As a federal agent who has taught firearms and tactical training to basic agent trainees, narcotics teams, SWAT teams and foreign counterparts, I have seen a lot of tactical gear and a lot of tactical-gear mistakes: pistols held in the holster with a half-dozen rubber bands, tactical holsters hung upside down from the belt, and giant bowie and tanto knives attached to virtually every square inch of the human body. While I believe tactical gear needs to be personalized to each operator, there are some very common mistakes that could be easily corrected.
Let’s start with the holster. The holster moved from being mounted on the belt to a strap hanging below the belt because body armor got in the way. Thick, cumbersome, body armor tends to either painfully trap a pistol against the body or ride on top of the pistol and push it, along with the user’s pants, down. There are two ways to correct this: Wear the holster further away from the body or wear it lower. Most of us wear it lower. That’s the first mistake.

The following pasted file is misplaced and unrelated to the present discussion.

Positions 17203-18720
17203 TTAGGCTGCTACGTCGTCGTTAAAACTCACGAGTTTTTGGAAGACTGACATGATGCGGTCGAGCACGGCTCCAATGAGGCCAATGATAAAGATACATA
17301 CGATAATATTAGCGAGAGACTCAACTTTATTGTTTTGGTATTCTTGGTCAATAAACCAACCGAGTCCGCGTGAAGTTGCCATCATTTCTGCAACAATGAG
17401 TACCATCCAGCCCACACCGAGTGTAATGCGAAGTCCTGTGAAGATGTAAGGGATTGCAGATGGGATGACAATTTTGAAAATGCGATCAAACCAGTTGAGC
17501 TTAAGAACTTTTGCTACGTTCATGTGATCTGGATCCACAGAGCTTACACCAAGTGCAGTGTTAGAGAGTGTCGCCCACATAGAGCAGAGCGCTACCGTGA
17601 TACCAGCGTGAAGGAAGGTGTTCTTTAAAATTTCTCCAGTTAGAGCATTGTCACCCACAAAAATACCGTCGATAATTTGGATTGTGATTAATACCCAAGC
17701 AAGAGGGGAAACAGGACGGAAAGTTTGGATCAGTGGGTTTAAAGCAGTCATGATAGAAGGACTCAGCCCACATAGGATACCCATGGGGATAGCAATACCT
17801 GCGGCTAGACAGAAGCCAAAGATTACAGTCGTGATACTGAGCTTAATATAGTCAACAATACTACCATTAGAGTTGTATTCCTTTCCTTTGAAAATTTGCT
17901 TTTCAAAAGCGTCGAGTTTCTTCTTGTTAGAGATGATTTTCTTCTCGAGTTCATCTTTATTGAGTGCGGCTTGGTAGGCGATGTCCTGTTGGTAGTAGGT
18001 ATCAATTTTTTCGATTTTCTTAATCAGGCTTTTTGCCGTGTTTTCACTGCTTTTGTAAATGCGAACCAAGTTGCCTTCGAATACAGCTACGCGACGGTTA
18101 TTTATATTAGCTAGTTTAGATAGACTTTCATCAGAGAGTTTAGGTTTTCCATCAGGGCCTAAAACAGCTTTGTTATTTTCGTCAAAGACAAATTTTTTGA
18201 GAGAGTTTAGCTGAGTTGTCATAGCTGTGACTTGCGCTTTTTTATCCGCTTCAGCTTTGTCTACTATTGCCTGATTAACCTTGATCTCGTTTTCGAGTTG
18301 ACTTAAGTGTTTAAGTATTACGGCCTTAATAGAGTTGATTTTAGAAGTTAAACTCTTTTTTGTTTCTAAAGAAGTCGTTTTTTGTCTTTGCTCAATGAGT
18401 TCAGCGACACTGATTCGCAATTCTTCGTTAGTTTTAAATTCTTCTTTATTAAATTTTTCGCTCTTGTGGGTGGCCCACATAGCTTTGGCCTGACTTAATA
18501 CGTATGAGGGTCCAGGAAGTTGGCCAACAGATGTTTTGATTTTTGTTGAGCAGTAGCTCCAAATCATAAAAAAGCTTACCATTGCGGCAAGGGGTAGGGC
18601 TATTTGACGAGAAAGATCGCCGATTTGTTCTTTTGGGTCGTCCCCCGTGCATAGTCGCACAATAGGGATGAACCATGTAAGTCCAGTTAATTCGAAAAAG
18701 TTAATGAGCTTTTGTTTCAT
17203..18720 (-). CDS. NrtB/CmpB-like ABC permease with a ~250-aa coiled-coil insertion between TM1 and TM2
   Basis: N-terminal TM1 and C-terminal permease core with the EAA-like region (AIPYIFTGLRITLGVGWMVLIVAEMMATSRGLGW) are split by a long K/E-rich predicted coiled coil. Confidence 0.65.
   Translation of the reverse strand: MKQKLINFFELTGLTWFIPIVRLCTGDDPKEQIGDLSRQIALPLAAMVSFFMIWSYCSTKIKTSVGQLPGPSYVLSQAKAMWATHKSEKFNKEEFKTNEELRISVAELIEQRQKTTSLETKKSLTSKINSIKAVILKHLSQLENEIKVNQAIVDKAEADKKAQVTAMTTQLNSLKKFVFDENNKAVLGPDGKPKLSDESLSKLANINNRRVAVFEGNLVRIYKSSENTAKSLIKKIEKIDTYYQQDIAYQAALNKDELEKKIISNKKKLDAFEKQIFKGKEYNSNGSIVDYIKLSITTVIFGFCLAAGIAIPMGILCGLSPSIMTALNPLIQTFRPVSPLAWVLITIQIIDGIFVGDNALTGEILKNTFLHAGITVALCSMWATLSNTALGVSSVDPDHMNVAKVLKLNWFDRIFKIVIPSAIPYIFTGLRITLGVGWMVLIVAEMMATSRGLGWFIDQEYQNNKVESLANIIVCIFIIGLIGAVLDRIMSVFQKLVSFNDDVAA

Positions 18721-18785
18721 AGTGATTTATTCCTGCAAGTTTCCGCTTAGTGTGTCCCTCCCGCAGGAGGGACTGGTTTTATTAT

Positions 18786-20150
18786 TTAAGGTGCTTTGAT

A typical holster only needs to be worn about 2 to 3 inches lower to clear the body armor. But most people take a tactical holster and mount the gun 8 to 14 inches lower. Sure, it looks cool—just ask Han Solo. But everything else it does is wrong. It slows down the draw—the user must reach farther to grab the pistol and bring it up farther before the sights are visible. It also tends to slide around when you run or when you fight with a suspect while handcuffing. I’ve seen holsters end up completely behind or in front of the leg after a short jog across a front lawn. Let me take a minute to describe my favorite tactical holster and the proper way to set it up.